With COVID-19 cases rising across the nation, ChurchPulse Weekly podcast hosts Nieuwhof and Kinnaman look at tracking data on the pandemic to see how the health crisis is currently affecting pastors and their congregants. Scott Sauls, senior pastor at Christ Presbyterian Church in Nashville, TN joins the conversation to discuss reopening, in-person worship precautions and ongoing digital engagement.
As the United States begins to reopen cities one phase at a time, church leaders are facing a new challenge which poses many questions, including should we reopen, and if so, how? While an ease of social distancing guidelines in certain areas allows congregants to once again gather for worship in their usual church building, are people ready to come back for Sunday services?
As more areas of the U.S. work through the phases of reopening following the peak of the COVID-19 pandemic, churches are faced with the weighty questions of whether to open their doors and, if so, how to maintain safe social distancing while still welcoming people back into their regular locations.
On May 20, Barna and project partner Gloo hosted a live webcast to reveal recent findings related to how the COVID-19 crisis has affected the U.S. Church. Barna president David Kinnaman was joined by webcast cohosts Carey Nieuwhof and Nicole Martin. Together, alongside expert guests and fellow thought leaders, the hosts presented findings related to human flourishing, organizational thriving and effective leadership, primarily focusing on three things church leaders can do as they care for the souls entrusted to their leadership: reset, refocus and restore.
Recent ChurchPulse Weekly questions asked of Barna’s pastor panel included how church leaders are personally feeling right now in terms of their well-being, mental health, calling and following government guidelines for reopening their churches, the responses of which we’ll summarize in this article.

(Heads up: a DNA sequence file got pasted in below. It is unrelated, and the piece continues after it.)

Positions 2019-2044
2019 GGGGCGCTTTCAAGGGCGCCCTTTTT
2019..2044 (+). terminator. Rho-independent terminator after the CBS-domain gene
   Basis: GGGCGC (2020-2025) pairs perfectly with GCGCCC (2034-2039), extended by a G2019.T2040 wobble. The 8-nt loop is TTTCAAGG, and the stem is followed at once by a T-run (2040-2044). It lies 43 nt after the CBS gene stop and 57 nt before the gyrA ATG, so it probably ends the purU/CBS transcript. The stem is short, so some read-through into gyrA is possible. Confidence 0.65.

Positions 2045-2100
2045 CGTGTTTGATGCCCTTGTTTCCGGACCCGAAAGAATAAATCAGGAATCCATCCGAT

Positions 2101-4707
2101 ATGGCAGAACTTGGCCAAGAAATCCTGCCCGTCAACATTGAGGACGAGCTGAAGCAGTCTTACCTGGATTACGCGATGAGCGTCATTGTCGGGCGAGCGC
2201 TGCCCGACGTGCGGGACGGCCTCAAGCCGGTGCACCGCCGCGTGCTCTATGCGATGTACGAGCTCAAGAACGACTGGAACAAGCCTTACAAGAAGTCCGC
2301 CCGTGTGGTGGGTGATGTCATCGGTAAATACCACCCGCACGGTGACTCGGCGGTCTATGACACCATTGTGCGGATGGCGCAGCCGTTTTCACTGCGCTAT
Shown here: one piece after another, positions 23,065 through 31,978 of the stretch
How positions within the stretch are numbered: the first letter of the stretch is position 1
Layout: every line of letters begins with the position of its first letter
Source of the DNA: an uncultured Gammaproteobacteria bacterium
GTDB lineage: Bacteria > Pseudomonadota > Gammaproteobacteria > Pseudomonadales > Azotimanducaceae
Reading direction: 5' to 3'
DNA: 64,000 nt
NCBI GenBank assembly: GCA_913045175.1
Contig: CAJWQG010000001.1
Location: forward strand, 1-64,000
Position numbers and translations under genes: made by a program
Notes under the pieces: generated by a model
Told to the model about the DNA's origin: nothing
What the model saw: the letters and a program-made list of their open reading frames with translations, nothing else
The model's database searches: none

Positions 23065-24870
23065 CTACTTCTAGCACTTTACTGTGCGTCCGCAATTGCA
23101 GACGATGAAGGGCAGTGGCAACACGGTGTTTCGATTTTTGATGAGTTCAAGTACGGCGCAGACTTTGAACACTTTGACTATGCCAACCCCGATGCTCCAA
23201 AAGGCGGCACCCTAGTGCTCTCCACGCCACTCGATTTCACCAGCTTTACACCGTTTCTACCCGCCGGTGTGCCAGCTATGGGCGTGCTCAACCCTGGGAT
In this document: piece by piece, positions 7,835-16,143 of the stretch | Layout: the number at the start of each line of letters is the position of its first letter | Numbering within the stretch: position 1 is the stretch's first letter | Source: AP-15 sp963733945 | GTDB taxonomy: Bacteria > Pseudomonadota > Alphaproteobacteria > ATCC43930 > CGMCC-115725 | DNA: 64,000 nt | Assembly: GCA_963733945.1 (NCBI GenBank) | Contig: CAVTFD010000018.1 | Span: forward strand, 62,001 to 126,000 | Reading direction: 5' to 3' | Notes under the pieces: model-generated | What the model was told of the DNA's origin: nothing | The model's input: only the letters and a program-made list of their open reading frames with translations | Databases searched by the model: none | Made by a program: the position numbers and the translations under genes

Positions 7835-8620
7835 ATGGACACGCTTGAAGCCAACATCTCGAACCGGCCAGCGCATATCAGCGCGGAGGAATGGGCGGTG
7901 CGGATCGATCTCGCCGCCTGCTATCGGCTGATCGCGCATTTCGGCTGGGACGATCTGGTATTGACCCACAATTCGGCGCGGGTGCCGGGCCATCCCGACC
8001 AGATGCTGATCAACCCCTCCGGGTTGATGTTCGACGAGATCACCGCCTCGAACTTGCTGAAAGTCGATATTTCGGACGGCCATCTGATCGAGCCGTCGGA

Every pastor hopes their church will impact their local community—but even the best ministries and programs have limitations. Often, pastors must rely on the help and leadership of their congregants to invest in their church’s neighborhood. Recently, Barna researchers studied the impact of lay-led initiatives in local communities and what happens when practicing Christians gather together to do good in their neighborhoods. In this article, we’ll take a look at how churches support congregants to serve neighborhood needs.
For the past six weeks, Barna has been checking in on the state of U.S. pastors through a national pastor panel, gathering data on how church leaders and their congregations are faring in light of the current pandemic. This week on ChurchPulse Weekly podcast, hosts Nieuwhof and Kinnaman were joined by fellow faith leaders Mike Todd, Jo Saxton and Skye Jethani to discuss the importance of authenticity, how churches plan to restructure after the pandemic is over and what pastors say is their greatest hope for the Church after COVID-19.
Over the last four weeks, Barna has been checking in weekly on the state of pastors, their families and their congregants in the midst of the COVID-19 crisis through national pastor panel surveys. In addition to these weekly check-ins, each Monday, Carey Nieuwhoff and David Kinnaman, often accompanied by expert guests and fellow church leaders, have presented and commented on the survey findings during a live broadcast of the ChurchPulse Weekly podcast. In this article, we’ll take a look at the trends we’ve consistently tracked over the last month—the well-being of pastors and their people, when pastors believe they can return to worship in their usual location and the state of virtual attendance and online giving.